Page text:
Tuesday, 11 July 2006 - 11:25 AM

History and Development of Soil Science in Mexico.

Javier M. Gonzalez, Appalachian Farming Systems Research Center, Agricultural Research Services, US Dept. of Agriculture, 1224 Airport Road, Beaver, WV 25813, Eusebio Ventura Jr., Faculta de Ingenieria, Univ Autónoma de Queretaro, Centro Universitario Cerro de Las Campanas, Queretaro, Mexico, and Javier Z. Castellanos, Campo Experimental Bajío. Instituto Nacional de Investigaciones Forestales y Agropecuarias, Carretera Celaya-San Miguel de Allende Km. 6, Celaya, Mexico.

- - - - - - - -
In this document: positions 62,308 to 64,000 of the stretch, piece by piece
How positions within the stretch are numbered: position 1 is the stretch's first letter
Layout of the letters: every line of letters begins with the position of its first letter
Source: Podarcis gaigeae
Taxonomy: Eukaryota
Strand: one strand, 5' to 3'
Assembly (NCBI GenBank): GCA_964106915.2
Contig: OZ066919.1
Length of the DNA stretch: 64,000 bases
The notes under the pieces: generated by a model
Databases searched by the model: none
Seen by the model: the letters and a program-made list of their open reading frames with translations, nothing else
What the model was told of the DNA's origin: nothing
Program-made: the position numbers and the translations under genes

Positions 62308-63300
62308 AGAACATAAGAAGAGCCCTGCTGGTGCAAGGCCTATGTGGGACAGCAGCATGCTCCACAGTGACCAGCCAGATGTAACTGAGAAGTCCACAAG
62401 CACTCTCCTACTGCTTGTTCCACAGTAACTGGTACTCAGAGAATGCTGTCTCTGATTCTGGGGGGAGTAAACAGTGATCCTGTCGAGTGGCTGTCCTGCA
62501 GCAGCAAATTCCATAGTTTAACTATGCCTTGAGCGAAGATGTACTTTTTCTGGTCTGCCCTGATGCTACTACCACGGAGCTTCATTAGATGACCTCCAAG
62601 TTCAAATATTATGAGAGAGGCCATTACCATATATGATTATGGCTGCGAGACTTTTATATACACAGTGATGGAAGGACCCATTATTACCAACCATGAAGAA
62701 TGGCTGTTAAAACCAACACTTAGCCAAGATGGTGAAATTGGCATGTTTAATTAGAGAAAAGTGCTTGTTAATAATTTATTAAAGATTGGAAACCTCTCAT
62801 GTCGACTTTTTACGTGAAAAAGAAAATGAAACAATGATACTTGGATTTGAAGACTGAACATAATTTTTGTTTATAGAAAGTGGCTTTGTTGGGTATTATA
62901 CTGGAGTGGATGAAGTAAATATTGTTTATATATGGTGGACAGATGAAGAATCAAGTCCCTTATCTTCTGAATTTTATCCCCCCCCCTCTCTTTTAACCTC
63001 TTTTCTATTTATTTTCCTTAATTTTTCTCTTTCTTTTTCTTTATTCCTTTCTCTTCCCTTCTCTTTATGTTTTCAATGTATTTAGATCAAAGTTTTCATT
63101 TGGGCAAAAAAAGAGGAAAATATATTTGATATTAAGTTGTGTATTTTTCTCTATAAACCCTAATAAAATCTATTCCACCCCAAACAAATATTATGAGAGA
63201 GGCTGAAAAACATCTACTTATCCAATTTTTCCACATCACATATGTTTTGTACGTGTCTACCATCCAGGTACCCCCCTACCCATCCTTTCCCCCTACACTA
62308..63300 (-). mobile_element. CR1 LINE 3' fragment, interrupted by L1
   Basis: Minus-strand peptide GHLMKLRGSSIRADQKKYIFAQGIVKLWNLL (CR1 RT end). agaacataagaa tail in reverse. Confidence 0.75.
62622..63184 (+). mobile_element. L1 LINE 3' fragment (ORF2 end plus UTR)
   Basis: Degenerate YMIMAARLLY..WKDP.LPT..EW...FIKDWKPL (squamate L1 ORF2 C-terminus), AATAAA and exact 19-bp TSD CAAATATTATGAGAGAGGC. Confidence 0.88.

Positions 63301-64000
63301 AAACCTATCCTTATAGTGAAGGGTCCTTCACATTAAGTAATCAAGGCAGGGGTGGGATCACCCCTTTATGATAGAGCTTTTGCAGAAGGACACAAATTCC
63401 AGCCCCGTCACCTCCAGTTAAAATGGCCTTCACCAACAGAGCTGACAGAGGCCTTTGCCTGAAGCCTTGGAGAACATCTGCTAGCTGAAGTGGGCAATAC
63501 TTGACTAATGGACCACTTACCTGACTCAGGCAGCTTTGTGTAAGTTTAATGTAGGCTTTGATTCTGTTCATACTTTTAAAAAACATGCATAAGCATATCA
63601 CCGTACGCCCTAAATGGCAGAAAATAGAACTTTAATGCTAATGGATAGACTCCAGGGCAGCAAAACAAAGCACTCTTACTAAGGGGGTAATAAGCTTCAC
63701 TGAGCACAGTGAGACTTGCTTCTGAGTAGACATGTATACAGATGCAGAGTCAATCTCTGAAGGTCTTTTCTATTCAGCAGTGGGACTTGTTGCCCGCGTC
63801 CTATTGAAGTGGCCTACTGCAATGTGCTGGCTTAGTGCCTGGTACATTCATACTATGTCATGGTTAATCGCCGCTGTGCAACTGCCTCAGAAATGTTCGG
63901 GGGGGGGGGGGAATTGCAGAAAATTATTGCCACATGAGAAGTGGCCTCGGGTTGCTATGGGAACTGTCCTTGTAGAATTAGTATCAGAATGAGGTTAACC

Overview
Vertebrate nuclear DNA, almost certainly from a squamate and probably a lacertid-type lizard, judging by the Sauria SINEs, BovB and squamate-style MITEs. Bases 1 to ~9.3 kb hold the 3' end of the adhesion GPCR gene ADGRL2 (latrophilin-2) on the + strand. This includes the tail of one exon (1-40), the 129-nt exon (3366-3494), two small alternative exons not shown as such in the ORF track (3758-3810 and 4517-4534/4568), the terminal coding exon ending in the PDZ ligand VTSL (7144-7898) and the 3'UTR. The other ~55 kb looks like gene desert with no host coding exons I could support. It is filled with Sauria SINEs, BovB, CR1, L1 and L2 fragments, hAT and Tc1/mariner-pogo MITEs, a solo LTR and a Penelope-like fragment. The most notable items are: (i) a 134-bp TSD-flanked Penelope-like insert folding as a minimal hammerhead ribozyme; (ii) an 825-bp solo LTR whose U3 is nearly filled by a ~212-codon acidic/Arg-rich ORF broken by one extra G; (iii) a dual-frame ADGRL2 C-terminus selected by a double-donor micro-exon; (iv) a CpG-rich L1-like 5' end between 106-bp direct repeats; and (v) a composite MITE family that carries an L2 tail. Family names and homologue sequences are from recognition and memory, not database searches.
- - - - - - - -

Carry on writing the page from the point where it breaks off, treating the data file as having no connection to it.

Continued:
Soil knowledge in the pre-Colombian era was a noticeable attribute of indigenous people in Mexico. A Mayan soil classification for the Yucatan peninsula has been used by local people. The Aztecs and Toltecs in the Central Valleys classified soils by land use and textures. Some names still persist today. In spite of this, the “modern” era of soil science in Mexico started in 1926 when the Mexican National Commission of Irrigation (NCI) brought American soil scientists to train the first agronomists on soil surveys required for the implementation of irrigation of lands. In 1929, the first Mexican scientific meeting, known as “The First Agrological College”, was held in Meoqui, Chihuahua. This meeting is considered as the first formal activity in the field of soil science in Mexico. The Rockefeller Foundation played an important role in the development of soil science in Mexico. In 1943, a collaborative agreement was signed between the Mexican Department of Agriculture and the Rockefeller Foundation. As a result, the use of fertilizers for crop production was implemented and soil fertility as an area of study developed significantly in the country. One of the most significant impacts of the Rockefeller Foundation on the development of soil science in Mexico was through an academic exchange, in which Mexican technicians obtained graduate-level degrees in the USA and later returned to Mexico to conduct research programs. In 1946, the NCI was restructured and transformed into a federal-level department named the Secretary of Water Resources (SRH). As a consequence, reduction of experienced soil surveyors occurred during the period of 1947-1966. In 1968, the Commission for Studies of the National Territory (CETENAL) was created under a collaborative project with FAO, a soil map of Mexico was completed during the 70s. This information was included in the FAO soil world map. Soil maps created by CETENAL and its successor, the National Institute of Statistics, Geography and Informatics (INEGI), have used the FAO/UNESCO soil classification system. A new version of the FAO Soil Classification System was generated in 1988, which affected the soil maps generated by INEGI. However, the maps have not been and possibly will not be updated, giving a chance to the negative idea that the maps are not really useful. One of the major problems in the development of soil science in Mexico has been the lack of communication between the farmers and scientists. To alleviate this problem, some researchers have suggested that the ethnopedological knowledge should be incorporated into soil maps, since, in many cases, a map generated from ethnopedological knowledge is more precise and accurate than similar technical maps for management purposes.

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